Shawnee News-Star Sunday April 22nd 2018 Becky Emerson Carlberg Today is Earth Day 2018.   It was as if I was strolling along the beach this morning.   The sounds of seagulls squealing and calling were faint but got louder as the birds approached from the southeast.   As they flew overhead, the group assembled in V formation […]

Shawnee News-Star Sunday April 22nd 2018

Dogwood Blossom

Becky Emerson Carlberg

Today is Earth Day 2018.   It was as if I was strolling along the beach this morning.   The sounds of seagulls squealing and calling were faint but got louder as the birds approached from the southeast.   As they flew overhead, the group assembled in V formation and continued flying to the northwest. I suppose they should be called gulls since the sea is a far piece from my home.   If they were Franklin's Gulls, the ones that follow tractors in the fields, the early settlers knew them as 'Prairie Doves.'   These gulls win the prize for migrating long distances.   Franklin's gulls overwinter in Chili and Peru.   In spring they leave South America and fly through the middle of North America to nest in the northern Great Plains and central Canada.   That's a 5,000 mile one-way trip. The direction is reversed in the fall. The gulls undergo a complete feather molt and regrowth of new feathers before each flight because of wear and tear. By my calculations, the birds had already flown nearly 4,000 miles by the time they soared above my head.   The long journey seemed not to affect their voices in the least.   Why so far?   Nature works in mysterious ways.

I know you are sitting on the edge of your seat waiting to hear how the cherry trees fared at the Tidal Basin in Washington D.C. this year.   Peak bloom arrived April 5th, but the trees held onto their flowers until April 12th. The petals began falling like gentle rains until thunderstorms last Sunday cleansed the trees and washed the petals away.   Perfect timing since the cherry blossom festival ended that day!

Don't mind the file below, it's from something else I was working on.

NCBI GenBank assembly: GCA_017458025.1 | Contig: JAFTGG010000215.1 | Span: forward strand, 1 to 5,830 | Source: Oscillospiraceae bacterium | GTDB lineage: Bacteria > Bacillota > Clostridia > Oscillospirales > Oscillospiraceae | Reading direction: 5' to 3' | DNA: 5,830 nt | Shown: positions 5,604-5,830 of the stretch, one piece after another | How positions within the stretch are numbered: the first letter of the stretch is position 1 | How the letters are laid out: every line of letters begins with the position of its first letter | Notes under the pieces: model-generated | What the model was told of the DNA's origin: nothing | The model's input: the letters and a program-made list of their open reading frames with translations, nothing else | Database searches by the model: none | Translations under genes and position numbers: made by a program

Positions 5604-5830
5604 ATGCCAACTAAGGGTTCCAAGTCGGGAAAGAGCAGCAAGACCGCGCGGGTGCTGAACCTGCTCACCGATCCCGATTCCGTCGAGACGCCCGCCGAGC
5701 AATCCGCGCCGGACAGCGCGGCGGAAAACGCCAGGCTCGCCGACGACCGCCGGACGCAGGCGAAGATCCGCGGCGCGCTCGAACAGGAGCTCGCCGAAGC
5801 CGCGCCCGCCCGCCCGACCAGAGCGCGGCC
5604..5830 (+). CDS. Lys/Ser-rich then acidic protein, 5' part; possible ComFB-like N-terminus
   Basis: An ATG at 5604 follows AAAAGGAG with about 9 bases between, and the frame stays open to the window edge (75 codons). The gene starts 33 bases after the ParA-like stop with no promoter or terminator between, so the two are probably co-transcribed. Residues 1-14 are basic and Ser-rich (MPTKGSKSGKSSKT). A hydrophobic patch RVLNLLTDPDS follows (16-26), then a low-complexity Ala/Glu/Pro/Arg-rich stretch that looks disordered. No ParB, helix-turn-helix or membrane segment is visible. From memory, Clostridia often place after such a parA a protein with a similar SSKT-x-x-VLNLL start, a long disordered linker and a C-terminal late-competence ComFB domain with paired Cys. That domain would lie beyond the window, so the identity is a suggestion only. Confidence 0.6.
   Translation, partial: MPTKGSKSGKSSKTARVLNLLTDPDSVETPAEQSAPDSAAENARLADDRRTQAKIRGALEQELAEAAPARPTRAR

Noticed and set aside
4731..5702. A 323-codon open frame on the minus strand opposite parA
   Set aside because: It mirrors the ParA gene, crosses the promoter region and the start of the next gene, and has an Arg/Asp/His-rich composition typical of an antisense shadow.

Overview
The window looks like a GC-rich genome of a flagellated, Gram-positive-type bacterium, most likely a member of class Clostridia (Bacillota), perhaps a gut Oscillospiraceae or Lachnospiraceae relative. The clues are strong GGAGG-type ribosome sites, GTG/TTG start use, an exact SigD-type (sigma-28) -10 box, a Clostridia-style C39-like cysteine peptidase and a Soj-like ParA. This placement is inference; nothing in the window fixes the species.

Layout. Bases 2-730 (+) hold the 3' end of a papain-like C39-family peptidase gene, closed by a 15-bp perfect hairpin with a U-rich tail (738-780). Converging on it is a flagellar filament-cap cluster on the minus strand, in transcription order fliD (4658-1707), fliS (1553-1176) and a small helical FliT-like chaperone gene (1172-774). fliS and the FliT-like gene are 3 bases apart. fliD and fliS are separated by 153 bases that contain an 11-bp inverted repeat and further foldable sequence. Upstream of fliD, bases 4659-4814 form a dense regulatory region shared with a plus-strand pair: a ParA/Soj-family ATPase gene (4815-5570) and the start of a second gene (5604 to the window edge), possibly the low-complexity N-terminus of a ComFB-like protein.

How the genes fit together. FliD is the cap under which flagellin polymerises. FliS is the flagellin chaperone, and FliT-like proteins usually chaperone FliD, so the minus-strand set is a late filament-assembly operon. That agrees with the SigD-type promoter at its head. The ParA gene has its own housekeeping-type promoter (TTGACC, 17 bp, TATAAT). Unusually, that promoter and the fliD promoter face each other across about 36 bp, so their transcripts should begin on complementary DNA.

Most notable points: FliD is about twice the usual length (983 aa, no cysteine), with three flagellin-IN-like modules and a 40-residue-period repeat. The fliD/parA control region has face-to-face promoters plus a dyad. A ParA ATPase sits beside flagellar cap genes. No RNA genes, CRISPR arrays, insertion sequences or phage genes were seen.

Gull in Flight

Let's go to central Tokyo and walk down the steps near the Todoroki railroad station at Setagaya Park.   Take the walking path that follows the Yazawa River downstream, tributary of one of Japan's largest rivers.   Listen to the sound of moving water, the singing of birds and the rustling of leaves on Japanese oaks, cherry trees and dogwoods. Can you believe you are in the middle of a huge city?   Wait. Dogwoods?

In 1912 the Mayor of Tokyo presented cherry trees to the United States.   Two trees were planted at the Tidal Basin in Washington D.C. by our First Lady Helen Taft and Viscountess Chinda, wife of the Japanese ambassador.   These were the first of over 3,000 trees to be planted.   Our capital city responded in 1915 by sending dogwood seeds and saplings to Tokyo. Today their descendants shade parts of Tokyo.   In Shimokitazawa our native dogwoods (Cornus florida) line its narrow streets and alleyways along with the native Japanese dogwoods (Cornus kousa).   The difference between the two is the Japanese dogwood flowers a month later and the flower bracts are pointed.   Our native dogwood bracts are rounded with small notches.   Both species of dogwoods add to extended beauty of Tokyo in the spring as do the Japanese cherry trees in Washington D.C.